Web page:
While everyone is striving to find a job that is satisfying and matches their lifestyle, at some level, compensation is a critical component in the decision-making process. The difficulty in addressing this issue generally is that everyone wants to answer the simple question: "What is the correct compensation for me for this job?". Yet, not all simple questions have easy answers, and this is a case in point.
The reason that there is not always a straightforward answer to this question is actually not related to Israel itself, but rather to the nature of the global employment market, of which Israel is simply a small member.
In such an environment, the ability to predict salaries is no higher or lower than in any other country. However, for a new person entering the Israeli workforce, without history/knowledge of the compensation structure, and possibly lacking a network of experienced people in the country who can answer their questions, such uncertainly often causes a lack of confidence.
So, our purpose here is to present you with some guidelines to help you make more informed decisions.
A New Mindset
Of course, it is also important to remember that each country has a minimum wage and average salary. However, what is critical to you at the end is your salary, which may be quite different than the market indexes, depending upon profession, industry, and years of experience.
The mean average Israeli salary is currently in the region of 7900 Shekels (NIS/₪) per month. We are sure you already have your calculators out, and are quickly determining what these numbers translate to in your local currency. Don’t press that button!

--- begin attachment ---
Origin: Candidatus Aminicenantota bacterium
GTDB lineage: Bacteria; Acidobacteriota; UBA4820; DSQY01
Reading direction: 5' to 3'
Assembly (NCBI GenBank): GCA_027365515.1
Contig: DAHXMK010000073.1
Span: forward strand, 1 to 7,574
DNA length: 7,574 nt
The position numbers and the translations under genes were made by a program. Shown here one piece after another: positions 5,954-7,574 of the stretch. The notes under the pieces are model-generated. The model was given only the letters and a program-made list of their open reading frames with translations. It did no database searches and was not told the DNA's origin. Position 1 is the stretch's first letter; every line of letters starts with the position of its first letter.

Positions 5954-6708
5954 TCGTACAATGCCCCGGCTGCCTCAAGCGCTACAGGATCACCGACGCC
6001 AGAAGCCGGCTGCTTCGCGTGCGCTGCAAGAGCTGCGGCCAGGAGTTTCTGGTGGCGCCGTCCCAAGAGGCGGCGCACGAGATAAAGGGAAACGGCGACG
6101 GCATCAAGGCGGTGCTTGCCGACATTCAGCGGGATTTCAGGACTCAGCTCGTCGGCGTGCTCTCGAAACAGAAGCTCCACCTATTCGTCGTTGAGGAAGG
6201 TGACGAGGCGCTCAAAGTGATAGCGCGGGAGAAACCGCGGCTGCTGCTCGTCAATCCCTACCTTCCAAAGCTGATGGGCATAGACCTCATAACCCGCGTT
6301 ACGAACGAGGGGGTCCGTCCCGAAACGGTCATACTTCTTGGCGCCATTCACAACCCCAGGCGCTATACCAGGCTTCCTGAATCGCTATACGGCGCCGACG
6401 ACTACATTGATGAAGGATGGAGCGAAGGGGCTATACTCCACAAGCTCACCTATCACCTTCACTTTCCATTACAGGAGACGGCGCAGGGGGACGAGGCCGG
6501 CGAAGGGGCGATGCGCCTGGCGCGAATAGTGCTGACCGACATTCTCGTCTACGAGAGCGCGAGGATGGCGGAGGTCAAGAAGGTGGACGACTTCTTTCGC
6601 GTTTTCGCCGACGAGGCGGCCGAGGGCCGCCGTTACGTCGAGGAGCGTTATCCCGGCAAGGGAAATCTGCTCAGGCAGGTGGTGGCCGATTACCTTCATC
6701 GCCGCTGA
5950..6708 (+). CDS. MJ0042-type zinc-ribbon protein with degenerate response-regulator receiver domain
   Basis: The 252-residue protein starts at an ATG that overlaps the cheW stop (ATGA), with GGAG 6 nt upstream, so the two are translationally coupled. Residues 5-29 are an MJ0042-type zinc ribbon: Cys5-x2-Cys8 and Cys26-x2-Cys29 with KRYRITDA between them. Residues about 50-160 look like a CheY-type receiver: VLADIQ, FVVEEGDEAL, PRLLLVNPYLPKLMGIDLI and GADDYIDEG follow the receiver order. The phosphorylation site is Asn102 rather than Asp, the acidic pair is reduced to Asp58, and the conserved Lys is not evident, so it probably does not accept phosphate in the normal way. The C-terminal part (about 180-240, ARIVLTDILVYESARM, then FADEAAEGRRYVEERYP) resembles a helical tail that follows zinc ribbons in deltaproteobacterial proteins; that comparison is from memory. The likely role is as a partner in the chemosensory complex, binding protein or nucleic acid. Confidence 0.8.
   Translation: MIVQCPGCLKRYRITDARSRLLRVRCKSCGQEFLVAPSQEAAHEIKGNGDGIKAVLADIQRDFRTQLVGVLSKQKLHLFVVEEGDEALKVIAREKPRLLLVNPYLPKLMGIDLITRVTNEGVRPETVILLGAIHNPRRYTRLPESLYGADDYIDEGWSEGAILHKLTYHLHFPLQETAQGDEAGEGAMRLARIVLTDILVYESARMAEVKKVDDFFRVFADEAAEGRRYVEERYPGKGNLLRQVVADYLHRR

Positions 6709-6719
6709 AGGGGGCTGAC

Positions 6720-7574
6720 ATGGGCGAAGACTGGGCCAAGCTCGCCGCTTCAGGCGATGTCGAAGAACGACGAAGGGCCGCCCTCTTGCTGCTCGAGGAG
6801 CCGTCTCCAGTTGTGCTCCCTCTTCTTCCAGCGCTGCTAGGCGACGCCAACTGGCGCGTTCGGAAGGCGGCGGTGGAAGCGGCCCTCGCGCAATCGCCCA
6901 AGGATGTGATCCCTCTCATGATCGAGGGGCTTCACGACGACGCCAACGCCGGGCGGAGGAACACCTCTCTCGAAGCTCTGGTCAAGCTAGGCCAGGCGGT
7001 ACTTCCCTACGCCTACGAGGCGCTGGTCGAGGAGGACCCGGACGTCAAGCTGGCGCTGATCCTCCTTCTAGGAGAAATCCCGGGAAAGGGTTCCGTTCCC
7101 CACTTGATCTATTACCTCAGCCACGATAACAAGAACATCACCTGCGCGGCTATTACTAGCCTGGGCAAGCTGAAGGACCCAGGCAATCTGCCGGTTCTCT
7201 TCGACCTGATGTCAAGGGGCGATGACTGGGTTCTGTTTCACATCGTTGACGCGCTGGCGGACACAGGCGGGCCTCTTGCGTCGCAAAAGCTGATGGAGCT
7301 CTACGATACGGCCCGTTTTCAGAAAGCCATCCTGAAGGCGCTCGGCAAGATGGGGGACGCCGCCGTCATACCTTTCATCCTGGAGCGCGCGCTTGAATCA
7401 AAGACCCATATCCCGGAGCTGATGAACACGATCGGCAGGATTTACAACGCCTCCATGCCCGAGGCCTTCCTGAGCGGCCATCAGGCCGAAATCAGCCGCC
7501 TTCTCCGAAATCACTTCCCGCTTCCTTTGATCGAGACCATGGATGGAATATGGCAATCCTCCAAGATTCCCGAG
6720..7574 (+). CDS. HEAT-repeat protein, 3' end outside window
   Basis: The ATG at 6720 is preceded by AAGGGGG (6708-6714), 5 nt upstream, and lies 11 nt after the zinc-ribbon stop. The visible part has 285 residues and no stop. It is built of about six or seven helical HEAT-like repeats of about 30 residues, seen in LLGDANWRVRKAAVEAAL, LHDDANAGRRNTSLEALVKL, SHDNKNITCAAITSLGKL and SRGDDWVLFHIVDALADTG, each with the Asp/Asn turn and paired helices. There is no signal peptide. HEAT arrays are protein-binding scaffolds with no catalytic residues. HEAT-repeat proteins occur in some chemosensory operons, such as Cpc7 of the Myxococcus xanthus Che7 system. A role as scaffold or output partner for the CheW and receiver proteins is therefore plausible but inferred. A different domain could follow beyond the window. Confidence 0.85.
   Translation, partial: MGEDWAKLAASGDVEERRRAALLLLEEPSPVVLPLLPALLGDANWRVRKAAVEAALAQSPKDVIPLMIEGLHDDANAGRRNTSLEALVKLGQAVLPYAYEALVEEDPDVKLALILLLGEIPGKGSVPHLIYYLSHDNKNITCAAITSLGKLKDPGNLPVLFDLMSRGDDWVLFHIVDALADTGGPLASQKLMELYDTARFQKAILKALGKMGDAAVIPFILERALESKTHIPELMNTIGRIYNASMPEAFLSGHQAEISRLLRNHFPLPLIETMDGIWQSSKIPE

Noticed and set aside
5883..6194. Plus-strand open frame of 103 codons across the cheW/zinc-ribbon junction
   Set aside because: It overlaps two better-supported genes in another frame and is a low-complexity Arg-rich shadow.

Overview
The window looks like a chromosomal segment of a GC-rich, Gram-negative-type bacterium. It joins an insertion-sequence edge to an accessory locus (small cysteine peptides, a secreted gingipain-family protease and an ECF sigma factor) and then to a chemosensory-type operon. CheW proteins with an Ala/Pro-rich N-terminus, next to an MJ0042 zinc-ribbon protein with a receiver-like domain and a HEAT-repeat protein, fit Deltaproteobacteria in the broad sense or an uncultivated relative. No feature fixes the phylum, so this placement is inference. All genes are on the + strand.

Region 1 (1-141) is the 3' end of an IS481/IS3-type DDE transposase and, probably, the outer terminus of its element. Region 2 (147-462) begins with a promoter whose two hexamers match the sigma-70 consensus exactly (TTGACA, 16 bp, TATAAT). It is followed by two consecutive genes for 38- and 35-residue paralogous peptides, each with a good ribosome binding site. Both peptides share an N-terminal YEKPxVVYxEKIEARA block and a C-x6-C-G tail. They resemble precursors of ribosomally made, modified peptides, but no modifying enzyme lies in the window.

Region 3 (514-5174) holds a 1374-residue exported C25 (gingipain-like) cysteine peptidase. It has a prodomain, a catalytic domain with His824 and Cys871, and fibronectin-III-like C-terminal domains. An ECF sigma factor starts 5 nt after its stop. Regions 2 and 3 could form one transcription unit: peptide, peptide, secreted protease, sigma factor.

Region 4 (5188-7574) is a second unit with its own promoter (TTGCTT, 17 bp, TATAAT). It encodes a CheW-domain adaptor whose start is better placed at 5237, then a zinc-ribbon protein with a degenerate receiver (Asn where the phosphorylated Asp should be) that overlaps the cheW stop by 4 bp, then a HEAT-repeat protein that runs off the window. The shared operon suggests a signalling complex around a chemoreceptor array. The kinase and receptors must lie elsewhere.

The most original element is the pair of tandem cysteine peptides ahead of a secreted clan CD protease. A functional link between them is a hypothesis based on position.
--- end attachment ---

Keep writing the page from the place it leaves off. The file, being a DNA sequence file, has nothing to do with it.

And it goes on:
One critical tip after deciding to make Aliyah is to stop making such comparisons, as natural as it may initially seem. Once you arrive in Israel, such calculations are counter-productive, and in most cases not relevant to your day-to-day financial situation here.
Salary is a portion of your income, and must be compared with your expenses. Since expenses in Israel will be different than they were before you arrived (and in many cases lower), then it is only relevant is to think in terms of shekels, and view your Israeli salary based on this perspective.
Standard working hours in Israel vary from 35 to 45 hours/week, including a lunch hour. Some employers may have contracts which include additional pay for overtime hours, while others are globali (a fixed salary without extra for overtime). Be sure to find out.
Written conditions of employment are required by law from the employer, yet unfortunately these are often not supplied.
A variety of benefits are found in the Israeli workplace. None of these are required, however the rule of thumb is that the higher the salary, the more likely that one or more benefits will be offered.
Some of the more common benefits include:
Pension - An obligatory employee sponsored pension fund is currently being discussed in the Knesset; for now it is optional.
Bituach Menahelim - insurance/retirement
Keren Hishtalmut - savings plan